Mpumalanga: Tug-of-war between traditional leaders and community over sacred site being used as a nature reserve
The battle for the preservation of sacred sites has seen the United Nations Education and Scientific Council intervene through various programmes throughout the world.
Although the battle is over ownership of land, it is also over contrasting beliefs on whether it should be used as a holiday and leisure venue or as a shrine where community members have performed sacred spiritual rites for many years.
Scores of people have flocked to the Bushbuckridge Nature Reserve to perform rituals as part of African culture and beliefs that regard certain rivers and mountains as sacred places of the spirits.
The battle for the preservation of sacred sites has seen the United Nations Education and Scientific Council (Unesco) intervene through various programmes throughout the world.
Unesco’s Man and the Biosphere Programme notes that sacred sites “are indeed the oldest protected areas of the planet and have a vital importance for safeguarding cultural and biological diversity for present and future generations.”
Unesco says collectively, “the religious and sacred properties capture a range of cultural and natural diversity, and each can singularly demonstrate the spirit of a particular place.”
The Unesco Man and the Biosphere Programme is an intergovernmental scientific programme that aims to establish a scientific basis for enhancing the relationship between people and their environments.
The battle over the Bushbuckridge Nature Reserve has seen worshippers gain easy access to the sacred site situated in the reserve because the security fence has been taken down, allegedly by community members who do not want the place to operate as a reserve.
It is alleged that the fence is being destroyed by residents loyal to Chief Steven Mogane from the Kgarudi Traditional Authority, who says he was not contacted when the land was developed into a tourist attraction site.
He claims that the project was authorised by Kgoši Mathupha Mokoena of the Mathibela Tribal Authority who also lays claim to the land.
The fight for the ownership of the Injaka 267 KU where the reserve is situated, started more than 20 years ago.
The disputed land is situated along the R40 road between Bushbuckridge and Hazyview.
A community member who did not want to be named fearing victimisation says he supports those who are taking down the fence because their chief was not contacted before the project started.
“I know it for a fact that Chief Mogane owns half of the nature reserve, it is just that he does not have documents to support his story,” said the resident.
Since the fence was erected last year it has been taken down on several occasions. This has led to uncontrolled movement into the reserve with some people taking their livestock for grazing inside the facility.
It is now feared that this uncontrolled movement might place the tourists’ lives in danger because people who are entering the area are not monitored.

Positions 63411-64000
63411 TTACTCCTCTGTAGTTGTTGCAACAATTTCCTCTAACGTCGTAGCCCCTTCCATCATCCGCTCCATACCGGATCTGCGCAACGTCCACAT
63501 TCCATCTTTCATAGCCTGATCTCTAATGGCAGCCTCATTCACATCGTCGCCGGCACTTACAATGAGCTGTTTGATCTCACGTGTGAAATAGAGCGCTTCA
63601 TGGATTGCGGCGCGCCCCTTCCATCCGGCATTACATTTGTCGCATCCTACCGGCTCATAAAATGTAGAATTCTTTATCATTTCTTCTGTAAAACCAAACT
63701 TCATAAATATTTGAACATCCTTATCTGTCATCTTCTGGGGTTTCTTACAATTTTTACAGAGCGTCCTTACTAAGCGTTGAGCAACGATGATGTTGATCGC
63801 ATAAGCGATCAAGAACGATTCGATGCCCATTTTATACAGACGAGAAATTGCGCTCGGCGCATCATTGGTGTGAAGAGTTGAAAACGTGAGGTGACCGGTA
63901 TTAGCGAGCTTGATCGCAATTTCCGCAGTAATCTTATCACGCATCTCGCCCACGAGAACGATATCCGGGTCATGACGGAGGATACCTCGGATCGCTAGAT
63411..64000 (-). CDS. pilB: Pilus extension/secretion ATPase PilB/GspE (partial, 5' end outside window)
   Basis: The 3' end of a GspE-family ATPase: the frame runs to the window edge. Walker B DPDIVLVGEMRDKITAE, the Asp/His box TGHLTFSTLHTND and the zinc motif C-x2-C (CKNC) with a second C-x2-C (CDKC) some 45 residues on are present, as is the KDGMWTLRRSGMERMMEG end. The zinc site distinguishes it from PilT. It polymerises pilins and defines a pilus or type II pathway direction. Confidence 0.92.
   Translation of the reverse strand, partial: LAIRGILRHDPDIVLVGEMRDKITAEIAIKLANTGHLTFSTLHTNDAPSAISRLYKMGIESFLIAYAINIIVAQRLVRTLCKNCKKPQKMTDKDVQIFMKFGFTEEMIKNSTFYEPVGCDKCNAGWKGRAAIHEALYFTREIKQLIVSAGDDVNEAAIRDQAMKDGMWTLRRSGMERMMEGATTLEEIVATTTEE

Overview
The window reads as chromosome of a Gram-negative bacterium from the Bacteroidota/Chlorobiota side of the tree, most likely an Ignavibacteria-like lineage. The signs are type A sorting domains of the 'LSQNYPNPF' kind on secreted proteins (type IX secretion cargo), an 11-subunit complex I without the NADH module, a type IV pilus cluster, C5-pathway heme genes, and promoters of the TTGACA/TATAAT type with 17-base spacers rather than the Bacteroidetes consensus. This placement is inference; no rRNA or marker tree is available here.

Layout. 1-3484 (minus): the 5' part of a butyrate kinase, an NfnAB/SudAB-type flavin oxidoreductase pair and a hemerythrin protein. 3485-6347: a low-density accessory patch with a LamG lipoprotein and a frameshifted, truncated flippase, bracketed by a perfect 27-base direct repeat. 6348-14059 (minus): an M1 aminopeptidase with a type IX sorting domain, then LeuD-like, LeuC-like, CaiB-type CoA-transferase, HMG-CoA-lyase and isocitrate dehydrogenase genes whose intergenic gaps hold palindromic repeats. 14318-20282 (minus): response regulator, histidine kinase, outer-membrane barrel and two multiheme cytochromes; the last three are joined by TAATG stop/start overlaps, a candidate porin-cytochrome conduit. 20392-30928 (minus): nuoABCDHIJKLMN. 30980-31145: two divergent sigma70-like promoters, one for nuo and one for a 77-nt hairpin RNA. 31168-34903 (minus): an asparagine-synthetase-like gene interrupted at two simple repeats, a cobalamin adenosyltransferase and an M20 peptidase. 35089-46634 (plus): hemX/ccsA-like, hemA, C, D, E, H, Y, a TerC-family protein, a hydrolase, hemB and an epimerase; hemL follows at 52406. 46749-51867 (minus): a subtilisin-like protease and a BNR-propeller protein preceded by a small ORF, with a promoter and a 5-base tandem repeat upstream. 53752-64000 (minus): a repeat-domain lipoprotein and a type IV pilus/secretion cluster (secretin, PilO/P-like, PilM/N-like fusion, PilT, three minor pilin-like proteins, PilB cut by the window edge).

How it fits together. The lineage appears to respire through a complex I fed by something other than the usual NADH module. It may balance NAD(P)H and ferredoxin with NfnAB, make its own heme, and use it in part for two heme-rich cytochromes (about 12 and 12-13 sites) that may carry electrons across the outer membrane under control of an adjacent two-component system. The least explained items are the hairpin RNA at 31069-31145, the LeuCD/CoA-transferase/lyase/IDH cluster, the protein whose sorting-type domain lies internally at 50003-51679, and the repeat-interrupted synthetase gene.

When contacted for comment, Chief Mogane denied that his supporters were responsible for taking down the fence.
“I am not responsible for what is happening there. The only thing that I know is that half of the nature reserve belongs to my ancestors and that makes me the rightful owner of the land,” said Mogane.
“For now I will not comment much about the project. If I was part of it I would be happy, especially because it is going to create jobs for my people. Only Chief Mokoena was informed about this and he is not the rightful owner of that land. My people settled in that land between 1912 and 1925 and they were placed there by the then regime,” he said.
Kgoši Mathupha Mokoena of the Mathibela Traditional Authority, who also says the land belongs to him, says he is very concerned about the criminal activities that are taking place in the reserve.
“According to the information that we have received there are some community members who are not happy about the reserve establishment in the area. Every time the fence is being erected some people steal it and other things there.
“We are appealing to community members to allow the nature reserve to be completed. We are aware that there are some people who are paying criminals to come and take down the fence. This is a serious project that will assist to grow our economy and create much needed job opportunities.”
He added that he will engage relevant stakeholders to make sure that they protect the place.
Mpumalanga Tourism and Parks Agency spokesperson Kholofelo Nkambule said the taking down of the fence has been a problem since the reserve started to be fully operational in 2018.
“We have communicated with the local municipality to deal with the matter. Even though the fence is being taken down at the other side of the reserve, the facility is fully operational.”
“We have many people who are already working there such as reserve managers, field rangers and environmental monitors,” said Nkambule.
Nkambule added that some of the challenges they face are that people are intruding and using the area for other things and invading the reserve building stands.
Bushbuckridge Local Municipality spokesperson Aubrey Mnisi did not respond to enquiries on the matter.
In 2011, Mokoena accused Mogane of allowing people to build their houses on land that he said belonged to him.
In the very same year a bitter war ensued between the Bushbuckridge municipality and Mogane after the authority accused him of allowing his people to occupy the area that was earmarked for a rural development project. The case continues in the Graskop Magistrates’ Court. DM/MC
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